18th September 2015
Global markets are breathing a sigh of relief after the Fed decided against a rise in US interest rates.
Members of the Federal Reserve voted to hold US interest rates at zero to 0.25%, the level rates have been at since December 2008.
The strength of the global economy has had an impact on the decision, particularly the stockmarket turmoil in China.
The nine-member committee said in a statement: ‘Recent global economic and financial developments may restrain economic activity somewhat and are likely to put further downward pressure on inflation in the near term.’
Janet Yellen, Fed chairwoman, said it had ‘long expected to see some slowing in Chinese growth over time as they rebalance their economy’ but the ‘question is whether or not there will a risk of a more abrupt slowdown than most analysts expect’.
Nick Doxon, investment director at Aegon UK, said the decision by the Fed only delays the first upward increase in interest rates.
‘Global markets will breathe a sigh of relief, however it merely delays the first upward move,’ he said.
‘The Fed looks increasingly likely to blink first in the transatlantic race for interest rate lift off and will move in the next few months, while no-flation in Britain delays the Bank of England’s first move until the first half of 2016.’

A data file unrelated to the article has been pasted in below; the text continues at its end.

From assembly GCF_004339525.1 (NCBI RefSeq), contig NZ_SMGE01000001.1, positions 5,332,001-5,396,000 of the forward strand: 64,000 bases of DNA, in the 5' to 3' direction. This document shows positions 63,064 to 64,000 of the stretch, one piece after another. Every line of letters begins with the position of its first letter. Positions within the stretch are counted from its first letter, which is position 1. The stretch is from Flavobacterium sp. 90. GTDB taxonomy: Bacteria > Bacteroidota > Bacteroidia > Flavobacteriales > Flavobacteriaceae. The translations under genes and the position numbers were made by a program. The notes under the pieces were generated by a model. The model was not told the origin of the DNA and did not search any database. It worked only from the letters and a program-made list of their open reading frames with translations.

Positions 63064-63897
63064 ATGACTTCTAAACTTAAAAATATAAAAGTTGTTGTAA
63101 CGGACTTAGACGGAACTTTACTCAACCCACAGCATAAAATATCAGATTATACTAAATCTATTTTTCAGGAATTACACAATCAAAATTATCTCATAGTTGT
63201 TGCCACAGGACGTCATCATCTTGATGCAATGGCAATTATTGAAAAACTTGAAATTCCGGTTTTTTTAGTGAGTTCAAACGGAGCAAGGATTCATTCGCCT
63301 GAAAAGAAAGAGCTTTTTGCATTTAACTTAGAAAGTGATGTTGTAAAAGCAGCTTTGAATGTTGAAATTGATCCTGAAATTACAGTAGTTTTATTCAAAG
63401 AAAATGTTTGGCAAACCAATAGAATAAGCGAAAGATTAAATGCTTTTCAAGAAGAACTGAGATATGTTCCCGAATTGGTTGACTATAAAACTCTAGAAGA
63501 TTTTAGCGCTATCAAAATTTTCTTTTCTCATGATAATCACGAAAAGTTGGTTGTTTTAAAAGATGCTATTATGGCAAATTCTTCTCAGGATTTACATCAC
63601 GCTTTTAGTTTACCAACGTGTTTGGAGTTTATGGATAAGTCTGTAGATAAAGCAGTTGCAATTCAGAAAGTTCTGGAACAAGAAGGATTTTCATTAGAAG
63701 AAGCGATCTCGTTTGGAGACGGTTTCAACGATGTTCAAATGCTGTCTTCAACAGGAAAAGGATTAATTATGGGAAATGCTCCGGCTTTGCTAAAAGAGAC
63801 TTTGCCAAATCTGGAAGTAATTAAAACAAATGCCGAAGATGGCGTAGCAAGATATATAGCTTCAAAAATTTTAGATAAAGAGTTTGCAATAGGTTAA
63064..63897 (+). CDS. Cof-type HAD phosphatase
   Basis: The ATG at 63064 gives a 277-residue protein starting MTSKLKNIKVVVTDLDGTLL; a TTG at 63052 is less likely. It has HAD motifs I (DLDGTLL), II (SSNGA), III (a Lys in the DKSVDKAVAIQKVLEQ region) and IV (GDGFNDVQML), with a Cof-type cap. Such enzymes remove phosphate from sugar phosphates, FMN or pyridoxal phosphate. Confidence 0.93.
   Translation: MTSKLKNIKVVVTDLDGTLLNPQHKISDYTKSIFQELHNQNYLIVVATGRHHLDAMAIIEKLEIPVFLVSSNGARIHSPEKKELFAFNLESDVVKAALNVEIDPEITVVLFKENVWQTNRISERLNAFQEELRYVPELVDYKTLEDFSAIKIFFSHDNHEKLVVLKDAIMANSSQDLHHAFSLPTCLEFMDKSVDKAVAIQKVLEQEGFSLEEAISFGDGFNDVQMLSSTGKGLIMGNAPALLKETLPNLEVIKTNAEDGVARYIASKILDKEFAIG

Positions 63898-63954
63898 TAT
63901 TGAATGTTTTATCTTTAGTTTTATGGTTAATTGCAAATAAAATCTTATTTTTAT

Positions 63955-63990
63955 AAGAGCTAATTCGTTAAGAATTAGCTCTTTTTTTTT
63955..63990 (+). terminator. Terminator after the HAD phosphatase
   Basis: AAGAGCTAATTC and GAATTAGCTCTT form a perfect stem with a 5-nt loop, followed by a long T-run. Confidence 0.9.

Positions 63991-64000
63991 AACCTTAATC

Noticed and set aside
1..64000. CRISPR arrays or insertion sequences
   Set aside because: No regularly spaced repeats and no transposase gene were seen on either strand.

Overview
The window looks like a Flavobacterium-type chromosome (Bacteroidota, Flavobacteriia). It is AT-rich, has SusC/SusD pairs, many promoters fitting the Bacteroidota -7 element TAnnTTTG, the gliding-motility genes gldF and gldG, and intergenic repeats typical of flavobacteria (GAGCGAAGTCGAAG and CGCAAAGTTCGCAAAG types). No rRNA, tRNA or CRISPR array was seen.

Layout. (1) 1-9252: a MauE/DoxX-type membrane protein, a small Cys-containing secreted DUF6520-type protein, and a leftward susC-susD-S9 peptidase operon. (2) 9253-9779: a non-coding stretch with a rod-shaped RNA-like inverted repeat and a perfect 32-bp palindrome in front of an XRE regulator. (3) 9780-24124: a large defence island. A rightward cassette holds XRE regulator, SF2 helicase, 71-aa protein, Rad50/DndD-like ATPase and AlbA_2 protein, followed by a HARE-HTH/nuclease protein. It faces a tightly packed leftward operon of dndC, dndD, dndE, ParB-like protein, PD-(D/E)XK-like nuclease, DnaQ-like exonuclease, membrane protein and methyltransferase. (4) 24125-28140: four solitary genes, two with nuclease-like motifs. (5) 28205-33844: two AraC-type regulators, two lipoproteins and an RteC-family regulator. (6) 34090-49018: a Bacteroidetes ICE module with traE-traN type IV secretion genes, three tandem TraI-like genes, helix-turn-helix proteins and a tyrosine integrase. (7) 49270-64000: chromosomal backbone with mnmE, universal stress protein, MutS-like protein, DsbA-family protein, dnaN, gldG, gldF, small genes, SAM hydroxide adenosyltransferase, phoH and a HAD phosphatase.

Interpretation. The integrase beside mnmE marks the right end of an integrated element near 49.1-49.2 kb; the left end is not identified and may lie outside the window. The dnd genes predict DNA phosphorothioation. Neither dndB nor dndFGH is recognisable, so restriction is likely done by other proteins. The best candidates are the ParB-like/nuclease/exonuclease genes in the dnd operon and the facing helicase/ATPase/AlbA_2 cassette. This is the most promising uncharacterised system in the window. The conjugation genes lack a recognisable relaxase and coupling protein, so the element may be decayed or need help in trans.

Stephanie Sutton, investment director of US equities at Fidelity, predicted the first Fed rise would come in December.
‘After much speculation, the Fed has decided to hold back from raising rates at this point,’ she said.
‘However, normalisation appears increasingly imminent, with a first rate rise now likely in December. It is probably warranted with the US economy expanding and unemployment levels now in close proximity to the theoretical ‘natural rate’. A move towards interest rat normalisation would begin to exert greater pressure on companies to employ capital discipline and an increasingly discriminating investment approach.’
Leila Butt, senior economist at Prudential Portfolio Management Group, agreed that a US rate rise would be seen this year.
‘The Fed gas deferred rate hikes to better assess downside risks to the US economy. We maintain our view that the Fed will raise rates in 2015, as the labour market is tight and inflation is being held back by temporary factors,’ she said.
‘Pushing the first rate hike further out raises the risk of the Fed having to tighten subsequently more aggressively, which could be disruptive for both the US and global economy – beginning the rate hiking cycle earlier would allow for a more gradual path of rate rises.’